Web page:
After the second preliminary hearing, Shepard Fairey is ordered to face trial! The Obey Giant creator is now officially charged with illegal tagging and malicious destruction of property during his stay in Detroit in May 2015, where he was commissioned to paint his largest mural to date. According to prosecutors, the damage done on nine other public and private properties, three of which are city-owned, was estimated at minimum $30,000. If sentenced, the graffiti artist could spend five years in prison for vandalism and pay a fine three times the estimated damages. The case will continue in two weeks.
At the September 1st trial, Obama HOPE poster creator Shepard Fairey attended the preliminary examination before 36th District Court Judge Kenneth King. During the hearing, it was confirmed by the manager of One Campus Martius, formerly the Compuware building, that the artist was commissioned to do a 184-foot-tall mural and one piece on those premises, of which the Detroit police was aware through an e-mail sent by the manager. However, it was other properties that Shepard Fairey tagged without permission. Detroit Police Sgt. Rebecca McKay testified that her squad set out to find traces of vandalism on May 22nd, and found several tags with Shepard Fairey’s iconic OBEY GIANT and MISFIT signatures. Sgt. McKay said she studied the artist through a 20-minute YouTube video, in which he explains how to do tagging, after which she was able to locate and photograph 14 Fairey-related posters throughout Detroit, most of them on East Jefferson street. Although Fairey’s attorney Bradley Friedman claimed there was no proof that his client was involved, a trial was ordered, for malicious destruction of property.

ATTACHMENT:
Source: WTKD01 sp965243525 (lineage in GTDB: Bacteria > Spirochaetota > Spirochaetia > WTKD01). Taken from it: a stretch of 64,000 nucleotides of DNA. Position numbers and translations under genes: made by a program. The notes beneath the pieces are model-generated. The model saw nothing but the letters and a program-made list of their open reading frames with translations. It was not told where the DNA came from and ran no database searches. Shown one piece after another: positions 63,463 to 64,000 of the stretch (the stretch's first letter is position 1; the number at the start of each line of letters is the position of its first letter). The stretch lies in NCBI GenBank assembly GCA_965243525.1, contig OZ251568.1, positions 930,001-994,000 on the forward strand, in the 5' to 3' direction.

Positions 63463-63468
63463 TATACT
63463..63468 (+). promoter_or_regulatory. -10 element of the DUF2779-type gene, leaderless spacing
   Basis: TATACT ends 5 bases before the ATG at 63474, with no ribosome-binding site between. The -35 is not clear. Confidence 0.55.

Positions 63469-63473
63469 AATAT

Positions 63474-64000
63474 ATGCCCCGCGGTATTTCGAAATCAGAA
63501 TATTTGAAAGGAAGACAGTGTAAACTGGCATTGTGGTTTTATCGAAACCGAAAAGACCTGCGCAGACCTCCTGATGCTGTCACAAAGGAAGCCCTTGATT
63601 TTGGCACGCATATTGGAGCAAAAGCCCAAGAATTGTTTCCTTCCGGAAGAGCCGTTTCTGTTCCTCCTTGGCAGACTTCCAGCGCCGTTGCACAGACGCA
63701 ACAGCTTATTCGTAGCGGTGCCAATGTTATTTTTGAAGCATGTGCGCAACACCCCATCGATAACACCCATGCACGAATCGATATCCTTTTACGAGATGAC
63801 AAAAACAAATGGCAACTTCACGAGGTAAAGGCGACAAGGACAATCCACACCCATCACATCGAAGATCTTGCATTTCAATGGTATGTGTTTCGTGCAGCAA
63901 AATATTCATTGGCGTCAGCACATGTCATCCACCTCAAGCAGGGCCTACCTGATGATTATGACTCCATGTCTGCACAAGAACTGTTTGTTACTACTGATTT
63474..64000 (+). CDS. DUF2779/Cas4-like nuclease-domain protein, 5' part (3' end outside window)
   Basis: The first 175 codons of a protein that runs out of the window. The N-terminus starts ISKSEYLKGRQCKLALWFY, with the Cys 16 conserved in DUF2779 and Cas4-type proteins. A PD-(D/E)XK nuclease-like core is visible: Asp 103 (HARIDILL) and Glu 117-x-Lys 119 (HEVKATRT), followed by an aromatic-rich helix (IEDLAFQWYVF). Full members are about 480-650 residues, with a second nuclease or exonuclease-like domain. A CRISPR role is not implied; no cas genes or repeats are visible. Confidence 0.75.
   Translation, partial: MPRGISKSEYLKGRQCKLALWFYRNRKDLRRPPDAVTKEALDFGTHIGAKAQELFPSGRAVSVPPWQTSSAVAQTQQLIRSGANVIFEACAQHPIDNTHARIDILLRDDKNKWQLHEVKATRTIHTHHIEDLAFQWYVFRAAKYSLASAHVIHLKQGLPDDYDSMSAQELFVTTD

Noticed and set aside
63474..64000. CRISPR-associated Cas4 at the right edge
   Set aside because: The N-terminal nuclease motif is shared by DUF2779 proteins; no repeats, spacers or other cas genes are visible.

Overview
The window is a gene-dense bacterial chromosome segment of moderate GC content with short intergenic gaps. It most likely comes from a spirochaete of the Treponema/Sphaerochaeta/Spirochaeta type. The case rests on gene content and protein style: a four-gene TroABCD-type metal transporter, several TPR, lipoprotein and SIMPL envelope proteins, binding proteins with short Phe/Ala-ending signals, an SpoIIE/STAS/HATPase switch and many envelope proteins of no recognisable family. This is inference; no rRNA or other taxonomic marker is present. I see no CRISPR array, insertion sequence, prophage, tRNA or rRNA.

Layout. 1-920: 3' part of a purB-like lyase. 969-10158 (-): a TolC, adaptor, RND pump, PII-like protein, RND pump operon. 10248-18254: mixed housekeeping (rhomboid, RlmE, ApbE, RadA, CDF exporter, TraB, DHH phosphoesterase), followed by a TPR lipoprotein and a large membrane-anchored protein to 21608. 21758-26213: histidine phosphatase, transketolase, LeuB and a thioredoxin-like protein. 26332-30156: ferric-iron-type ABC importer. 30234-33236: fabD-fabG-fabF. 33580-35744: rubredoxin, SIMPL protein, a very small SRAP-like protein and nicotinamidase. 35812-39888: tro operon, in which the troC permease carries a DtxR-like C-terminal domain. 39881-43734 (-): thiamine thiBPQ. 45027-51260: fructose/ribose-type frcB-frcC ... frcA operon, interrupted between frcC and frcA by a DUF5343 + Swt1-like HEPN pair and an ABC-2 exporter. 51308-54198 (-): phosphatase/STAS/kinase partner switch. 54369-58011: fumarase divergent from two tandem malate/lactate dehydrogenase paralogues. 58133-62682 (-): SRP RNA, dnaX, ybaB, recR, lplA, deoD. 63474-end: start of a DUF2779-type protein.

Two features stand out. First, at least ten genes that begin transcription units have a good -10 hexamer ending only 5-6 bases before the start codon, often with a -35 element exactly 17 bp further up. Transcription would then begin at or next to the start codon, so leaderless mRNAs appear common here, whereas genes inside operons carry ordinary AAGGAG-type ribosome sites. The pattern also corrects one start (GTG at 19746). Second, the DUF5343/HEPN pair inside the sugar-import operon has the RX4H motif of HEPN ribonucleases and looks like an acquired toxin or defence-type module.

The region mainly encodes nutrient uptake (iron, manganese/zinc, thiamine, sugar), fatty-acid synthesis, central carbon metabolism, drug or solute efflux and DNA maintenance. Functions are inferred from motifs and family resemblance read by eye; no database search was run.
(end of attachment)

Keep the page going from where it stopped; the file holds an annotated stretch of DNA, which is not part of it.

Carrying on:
Shepard Fairey was arrested in July at the Los Angeles International Airport after the vandalism warrant was filed in June. Later that month, he turned himself in to authorities in Detroit. The first preliminary hearing, which the artist did not attend, was held on August 27th, when the city attorney revealed the exact locations of the tagging. The arraignment has been scheduled for September 15th in Wayne County Circuit Court in Detroit. Before sending Fairey off to trial, Judge Kenneth King said to the artist: “Sir, you may have a lot of talent, but you can’t go around doing things without permission. You can’t put things on people’s property without their permission.”
This is not the first time that the world-famous street artist had problems with the law. By his own admission, Shepard Fairey was arrested seventeen times for painting without permission, and in 2011, he agreed to pay $1,6 million to The Associated Press, due to a legal dispute over his legendary Obama HOPE poster.
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Featured image: Shepard Fairey during his hearing prior to trial in Detroit. Photo by David Coates via The Detroit News
All images used for illustrative purposes only.
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